- Arabic Instruction. Like many campuses, we have experienced a sudden, burgeoning interest among our students in studying Arabic. We found ourselves able to partner with a neighboring institution, find an Arabic instructor, and begin offering classes through a combination of distance learning and part-time on-site instruction. This might seem (to the president or the IT professional) a perfect use of IT. But the students' view is quite different. Our college prides itself on the intense, close relationship between faculty and students. Distance learning, in a class of twenty-three, with a part-time instructor, is just not what our students came here for. It doesn't align well with our mission.
- Library Cataloguing. In a very different example of collaboration with the same neighboring institution, our truly visionary CIO has worked for several years to bring to fruition an ambitious "re-engineering" project that combines the back-office, library cataloguing functions of the two institutions into a single operation. No faculty or students are complaining about this transformative project. In fact, they probably aren't even aware of it. Our ability to catalogue library holdings has never been a particular selling point of the college: prospective students don't come here for the cataloging, and alumni don't look back on it fondly. In this instance, the effective use of IT is transforming our campus community, providing opportunities for additional and/or more economical services, without visibly disrupting the practices and values (such as close contact in the classroom) that lie at the core of the college.
My hunch, my hope, is that more is yet to come in this latter vein. Managing accounts payable—or work orders? Purchasing paper towels—or periodicals? For a teaching-intensive institution, these uses of technology outside of the classroom may be the ones that hold more effective transformative (and cost-reducing) power than would video-streaming lectures, developing costly simulations, or funding the creation of learning objects that often languish, unattended and unused, after the initial flush of excitement—and funding.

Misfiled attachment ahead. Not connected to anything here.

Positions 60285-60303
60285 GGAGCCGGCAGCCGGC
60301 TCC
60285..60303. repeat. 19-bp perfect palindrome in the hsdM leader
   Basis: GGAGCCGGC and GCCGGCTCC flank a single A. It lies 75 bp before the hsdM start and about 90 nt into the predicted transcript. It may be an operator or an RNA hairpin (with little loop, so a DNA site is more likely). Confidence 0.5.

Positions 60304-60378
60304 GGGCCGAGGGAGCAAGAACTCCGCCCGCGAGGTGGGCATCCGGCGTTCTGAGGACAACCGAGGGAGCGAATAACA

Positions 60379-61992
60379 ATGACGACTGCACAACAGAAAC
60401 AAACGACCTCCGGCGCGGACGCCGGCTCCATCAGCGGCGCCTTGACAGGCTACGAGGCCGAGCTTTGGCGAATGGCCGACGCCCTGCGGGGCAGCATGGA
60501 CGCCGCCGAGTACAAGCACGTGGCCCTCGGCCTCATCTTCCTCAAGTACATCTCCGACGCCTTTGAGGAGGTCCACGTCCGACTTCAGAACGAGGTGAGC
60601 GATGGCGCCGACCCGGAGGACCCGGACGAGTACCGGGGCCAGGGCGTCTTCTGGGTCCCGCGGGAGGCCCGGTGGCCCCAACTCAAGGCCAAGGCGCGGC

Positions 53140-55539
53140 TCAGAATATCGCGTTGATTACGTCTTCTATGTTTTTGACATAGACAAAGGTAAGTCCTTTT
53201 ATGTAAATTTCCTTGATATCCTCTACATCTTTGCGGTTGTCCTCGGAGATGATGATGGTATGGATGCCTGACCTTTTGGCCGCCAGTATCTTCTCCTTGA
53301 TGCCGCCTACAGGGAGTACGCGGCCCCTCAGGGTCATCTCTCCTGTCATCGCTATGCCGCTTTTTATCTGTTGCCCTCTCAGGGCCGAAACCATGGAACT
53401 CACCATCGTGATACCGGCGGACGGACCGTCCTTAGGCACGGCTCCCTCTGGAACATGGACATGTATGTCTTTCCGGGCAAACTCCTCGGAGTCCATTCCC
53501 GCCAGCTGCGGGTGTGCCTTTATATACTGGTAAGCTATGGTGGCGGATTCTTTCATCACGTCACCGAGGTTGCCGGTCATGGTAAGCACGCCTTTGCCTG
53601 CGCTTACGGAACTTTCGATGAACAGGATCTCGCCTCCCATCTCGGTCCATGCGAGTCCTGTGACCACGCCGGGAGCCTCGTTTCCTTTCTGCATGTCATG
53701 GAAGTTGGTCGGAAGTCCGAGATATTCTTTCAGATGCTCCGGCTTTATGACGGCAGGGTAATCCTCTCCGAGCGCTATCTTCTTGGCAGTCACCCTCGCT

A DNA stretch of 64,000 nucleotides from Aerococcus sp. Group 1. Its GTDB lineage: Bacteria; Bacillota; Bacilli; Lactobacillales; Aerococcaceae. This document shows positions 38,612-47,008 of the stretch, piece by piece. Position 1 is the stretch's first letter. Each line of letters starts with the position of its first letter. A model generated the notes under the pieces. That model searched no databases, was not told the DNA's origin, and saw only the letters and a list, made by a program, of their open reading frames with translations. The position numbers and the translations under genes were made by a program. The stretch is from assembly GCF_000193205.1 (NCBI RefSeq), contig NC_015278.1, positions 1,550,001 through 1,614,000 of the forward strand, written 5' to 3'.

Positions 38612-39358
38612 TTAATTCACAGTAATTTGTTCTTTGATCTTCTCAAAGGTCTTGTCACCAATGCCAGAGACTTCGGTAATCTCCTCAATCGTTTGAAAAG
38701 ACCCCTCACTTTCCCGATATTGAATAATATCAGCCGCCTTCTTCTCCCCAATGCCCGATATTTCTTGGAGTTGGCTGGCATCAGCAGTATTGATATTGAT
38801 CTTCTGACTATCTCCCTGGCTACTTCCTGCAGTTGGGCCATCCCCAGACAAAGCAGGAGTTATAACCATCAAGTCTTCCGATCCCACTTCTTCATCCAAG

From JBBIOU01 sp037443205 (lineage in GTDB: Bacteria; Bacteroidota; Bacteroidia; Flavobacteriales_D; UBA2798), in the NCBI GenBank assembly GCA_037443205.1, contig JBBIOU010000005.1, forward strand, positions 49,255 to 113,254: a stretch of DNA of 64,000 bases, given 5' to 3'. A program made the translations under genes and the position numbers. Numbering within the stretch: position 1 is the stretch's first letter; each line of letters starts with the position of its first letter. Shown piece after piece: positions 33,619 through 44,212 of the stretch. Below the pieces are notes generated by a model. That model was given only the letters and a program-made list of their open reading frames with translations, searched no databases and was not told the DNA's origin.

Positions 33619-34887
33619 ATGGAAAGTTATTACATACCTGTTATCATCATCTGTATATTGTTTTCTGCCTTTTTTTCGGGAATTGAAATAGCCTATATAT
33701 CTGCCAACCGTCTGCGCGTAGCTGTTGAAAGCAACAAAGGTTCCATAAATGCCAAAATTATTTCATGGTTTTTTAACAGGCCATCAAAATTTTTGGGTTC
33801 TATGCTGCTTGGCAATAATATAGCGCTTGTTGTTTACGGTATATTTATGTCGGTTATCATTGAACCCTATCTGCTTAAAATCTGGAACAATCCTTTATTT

For technology to serve us well—and not be a "bolt-on," an undesired mandate, or (perhaps worst of all) a squandered expenditure—I believe we need to find ways to translate the varying needs and understandings of our campus constituencies to one another. One way to do that is to move up from the level of the technology or application itself to the broader objectives of the college or university, finding there a "common language" that may in turn filter down to guide the institution.
If we speak together about the larger concepts, the objectives that the institution is trying to achieve, we may find a common language that does not founder on the translation of the individual terms, as it were, of technology. And by this I don't mean technical or semi-technical words—bandwidth or terabyte or Bluetooth or metadata. I am thinking, rather, of IT applications themselves as terms in a language that is not spoken with equal fluency across the many campus constituencies.
When the discourse is shifted to the level of institutional objectives, we can all—presidents, faculty, students, IT professionals, and others—take part and speak a common language. The questions of how much bandwidth to provide or what devices to support or where wireless connectivity is needed (questions that require translation across constituencies) are not lost. Rather, they follow as a natural consequence from a broader, shared understanding of common goals. If we do not reach a higher level of common discourse, we stand to miss out on realizing the highest potential of our information technologies.